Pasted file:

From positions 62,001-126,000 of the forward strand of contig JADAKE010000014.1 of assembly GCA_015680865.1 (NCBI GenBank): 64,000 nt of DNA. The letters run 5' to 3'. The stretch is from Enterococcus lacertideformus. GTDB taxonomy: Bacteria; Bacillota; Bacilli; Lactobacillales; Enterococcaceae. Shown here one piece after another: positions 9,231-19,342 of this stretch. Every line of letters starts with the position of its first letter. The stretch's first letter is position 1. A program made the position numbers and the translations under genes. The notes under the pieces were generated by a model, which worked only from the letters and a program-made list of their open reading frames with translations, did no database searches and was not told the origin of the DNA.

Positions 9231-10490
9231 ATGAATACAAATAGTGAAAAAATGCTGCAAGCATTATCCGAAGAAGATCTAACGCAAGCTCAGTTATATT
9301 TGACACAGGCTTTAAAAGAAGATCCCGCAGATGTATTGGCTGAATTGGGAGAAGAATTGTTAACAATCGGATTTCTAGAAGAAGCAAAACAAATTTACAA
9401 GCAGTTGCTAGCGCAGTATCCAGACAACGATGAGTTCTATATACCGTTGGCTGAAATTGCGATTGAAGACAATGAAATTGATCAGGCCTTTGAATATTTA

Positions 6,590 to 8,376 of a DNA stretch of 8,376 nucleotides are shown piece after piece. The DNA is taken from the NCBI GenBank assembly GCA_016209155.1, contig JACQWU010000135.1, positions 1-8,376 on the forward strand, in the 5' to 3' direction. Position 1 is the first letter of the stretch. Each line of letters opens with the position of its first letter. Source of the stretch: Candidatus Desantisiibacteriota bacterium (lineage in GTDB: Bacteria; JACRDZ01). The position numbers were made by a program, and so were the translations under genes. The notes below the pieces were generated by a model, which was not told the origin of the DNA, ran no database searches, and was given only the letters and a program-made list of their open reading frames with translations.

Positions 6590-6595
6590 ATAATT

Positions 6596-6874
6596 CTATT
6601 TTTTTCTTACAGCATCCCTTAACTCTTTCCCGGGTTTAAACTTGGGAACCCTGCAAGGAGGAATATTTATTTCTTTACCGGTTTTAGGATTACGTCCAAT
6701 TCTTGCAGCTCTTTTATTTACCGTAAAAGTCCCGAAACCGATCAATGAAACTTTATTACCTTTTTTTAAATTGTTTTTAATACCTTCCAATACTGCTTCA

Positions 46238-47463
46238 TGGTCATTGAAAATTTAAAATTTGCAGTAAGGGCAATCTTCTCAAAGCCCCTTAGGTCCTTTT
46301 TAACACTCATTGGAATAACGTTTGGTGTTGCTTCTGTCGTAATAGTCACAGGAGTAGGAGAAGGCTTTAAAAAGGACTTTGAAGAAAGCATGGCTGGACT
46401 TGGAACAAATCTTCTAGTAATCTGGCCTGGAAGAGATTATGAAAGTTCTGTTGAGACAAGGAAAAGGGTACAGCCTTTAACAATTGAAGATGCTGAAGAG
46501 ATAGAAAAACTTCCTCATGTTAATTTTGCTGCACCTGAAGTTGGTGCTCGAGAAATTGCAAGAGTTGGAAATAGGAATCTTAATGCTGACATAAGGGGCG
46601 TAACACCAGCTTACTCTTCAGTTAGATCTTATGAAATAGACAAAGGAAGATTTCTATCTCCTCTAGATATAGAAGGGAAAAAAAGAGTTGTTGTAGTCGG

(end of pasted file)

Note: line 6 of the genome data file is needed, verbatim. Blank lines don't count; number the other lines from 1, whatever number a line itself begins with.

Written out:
Positions 6,590 to 8,376 of a DNA stretch of 8,376 nucleotides are shown piece after piece. The DNA is taken from the NCBI GenBank assembly GCA_016209155.1, contig JACQWU010000135.1, positions 1-8,376 on the forward strand, in the 5' to 3' direction. Position 1 is the first letter of the stretch. Each line of letters opens with the position of its first letter. Source of the stretch: Candidatus Desantisiibacteriota bacterium (lineage in GTDB: Bacteria; JACRDZ01). The position numbers were made by a program, and so were the translations under genes. The notes below the pieces were generated by a model, which was not told the origin of the DNA, ran no database searches, and was given only the letters and a program-made list of their open reading frames with translations.